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Enhancing Ergonomics and Workflow in Microdentistry: OPMI pico with MORA Interface (excerpts)

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Issue: Winter 2015
Assad F. Mora, DDS, MSD, FACP


OPMI-pico-635-220x220.jpg Enhancing Ergonomics and Workflow in Microdentistry: OPMI pico with MORA Interface (excerpts)

The operating microscope has been an essential instrument in my private practice since 1992. Once I became hooked on the visual advantage provided by the microscope in my daily practice, I became more aware of the ergonomic shortcomings that, occasionally, made the microscope a difficult instrument to use.

For the microscope user to be comfortable when using the microscope, it requires a posture in which muscle tension is minimized and equalized between the left and the right sides of the body and the arms. The ideal microscope position that can be conducive to assuming such posture must allow the operator to be seated in the 12 o’clock position and allow for adequate extension of the microscope between the objective lens and the eyepieces that is at least equal to the distance between the top of the head of the patient to the patient’s mouth, to prevent the operator from bending forward to reach the eyepieces and cause strain on the lower back. The MORA interface was developed in response to the challenges listed above.

To obtain the maximum benefits from the MORA Interface, the operator must be seated in the 12 o’clock position.

Postural Problems Working under Microscope Magnification:

1. Restricted and posture-dependent access: Gaining visual access to the operating field with a microscope is a process totally dependent on the operator’s postural limits. The microscope cannot be positioned outside the envelope of postural extension of the back and neck of the operator if the eyes are to remain on the eyepieces. Any movement of the microscope will induce a change in the head & neck and upper & lower back positions. The most practical way to use a microscope has been with the operator sitting in the 10 o’clock position. Sitting in this position forces the operator to tilt the microscope by rotating it clockwise to gain visual access to the patient’s oral cavity, and subsequently tilting his/her head toward the right shoulder, resulting in an unfavorable and strained postural neck position (the Taco neck position).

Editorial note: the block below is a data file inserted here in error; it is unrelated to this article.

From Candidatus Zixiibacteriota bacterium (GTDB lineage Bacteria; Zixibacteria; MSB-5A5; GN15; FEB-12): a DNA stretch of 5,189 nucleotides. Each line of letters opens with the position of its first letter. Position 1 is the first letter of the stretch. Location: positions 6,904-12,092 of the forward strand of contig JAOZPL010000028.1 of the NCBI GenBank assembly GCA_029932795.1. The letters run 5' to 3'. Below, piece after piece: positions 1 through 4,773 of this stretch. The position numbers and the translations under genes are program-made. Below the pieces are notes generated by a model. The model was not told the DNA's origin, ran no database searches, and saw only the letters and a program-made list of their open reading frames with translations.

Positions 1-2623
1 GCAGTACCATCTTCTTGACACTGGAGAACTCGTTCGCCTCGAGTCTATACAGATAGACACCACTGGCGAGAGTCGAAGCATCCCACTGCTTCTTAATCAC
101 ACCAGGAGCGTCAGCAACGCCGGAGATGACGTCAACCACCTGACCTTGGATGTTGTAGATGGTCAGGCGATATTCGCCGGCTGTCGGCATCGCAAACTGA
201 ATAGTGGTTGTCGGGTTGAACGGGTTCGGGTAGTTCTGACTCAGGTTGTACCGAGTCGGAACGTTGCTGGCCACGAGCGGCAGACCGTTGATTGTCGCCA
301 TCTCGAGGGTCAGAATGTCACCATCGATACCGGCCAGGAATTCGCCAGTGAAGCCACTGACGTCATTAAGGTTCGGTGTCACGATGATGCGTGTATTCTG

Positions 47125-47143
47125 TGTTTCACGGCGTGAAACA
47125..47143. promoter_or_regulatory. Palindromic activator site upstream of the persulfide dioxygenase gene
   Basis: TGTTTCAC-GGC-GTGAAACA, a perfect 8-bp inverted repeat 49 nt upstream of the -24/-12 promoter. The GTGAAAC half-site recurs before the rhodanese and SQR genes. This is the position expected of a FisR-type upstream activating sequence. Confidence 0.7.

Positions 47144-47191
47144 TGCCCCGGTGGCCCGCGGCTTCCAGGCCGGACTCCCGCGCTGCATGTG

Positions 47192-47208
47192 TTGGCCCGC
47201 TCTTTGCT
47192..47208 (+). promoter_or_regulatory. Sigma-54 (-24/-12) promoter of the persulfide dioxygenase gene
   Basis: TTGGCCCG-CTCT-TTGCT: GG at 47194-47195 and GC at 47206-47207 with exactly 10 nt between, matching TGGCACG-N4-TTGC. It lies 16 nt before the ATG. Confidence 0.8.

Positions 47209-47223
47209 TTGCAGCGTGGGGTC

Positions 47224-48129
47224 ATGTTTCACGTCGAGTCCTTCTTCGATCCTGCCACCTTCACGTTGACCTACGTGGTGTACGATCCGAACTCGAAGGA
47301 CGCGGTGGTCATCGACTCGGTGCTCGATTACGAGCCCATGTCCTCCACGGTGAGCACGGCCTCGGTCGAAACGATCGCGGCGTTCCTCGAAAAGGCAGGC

2. Muscle tension and pain: Assuming strained postural positions for extended periods of time cannot be avoided when performing clinical dental procedures under microscope magnification. This will result in discomfort, muscle contraction, and pain. A strained visual postural position is further compounded by strenuous working positions resulting from the over extension of the arm holding the mouth mirror, and the forces required to stabilize it during use, either as a reflector, or as a retractor. This usually leads to shoulder and neck pain.

The Solution:
The MORA Interface provides a solution to the problems listed above, by creating a “posture-friendly” microscope system. To obtain the maximum benefits from the MORA Interface, the operator must be seated in the 12 o’clock position. A microscope with a MORA Interface and a beam splitter increases the horizontal distance between the eyepieces and the long axis of the body of the microscope. It provides a horizontal working distance that is compatible with the distance between the top of the head and the mouth of the patient.

Conclusion:
The MORA Interface can save your neck and upper back and can allow your assistant to use a co-observation tube. It makes working with a microscope more intuitive, more productive, and more enjoyable.

Reference:
An excerpt of Mora, A. (2007). Enhancing Ergonomics and Workflow in Microdentistry: OPMI pico with MORA Interface. The Microscope in Dentistry: An Editorial Forum for Dental Professionals.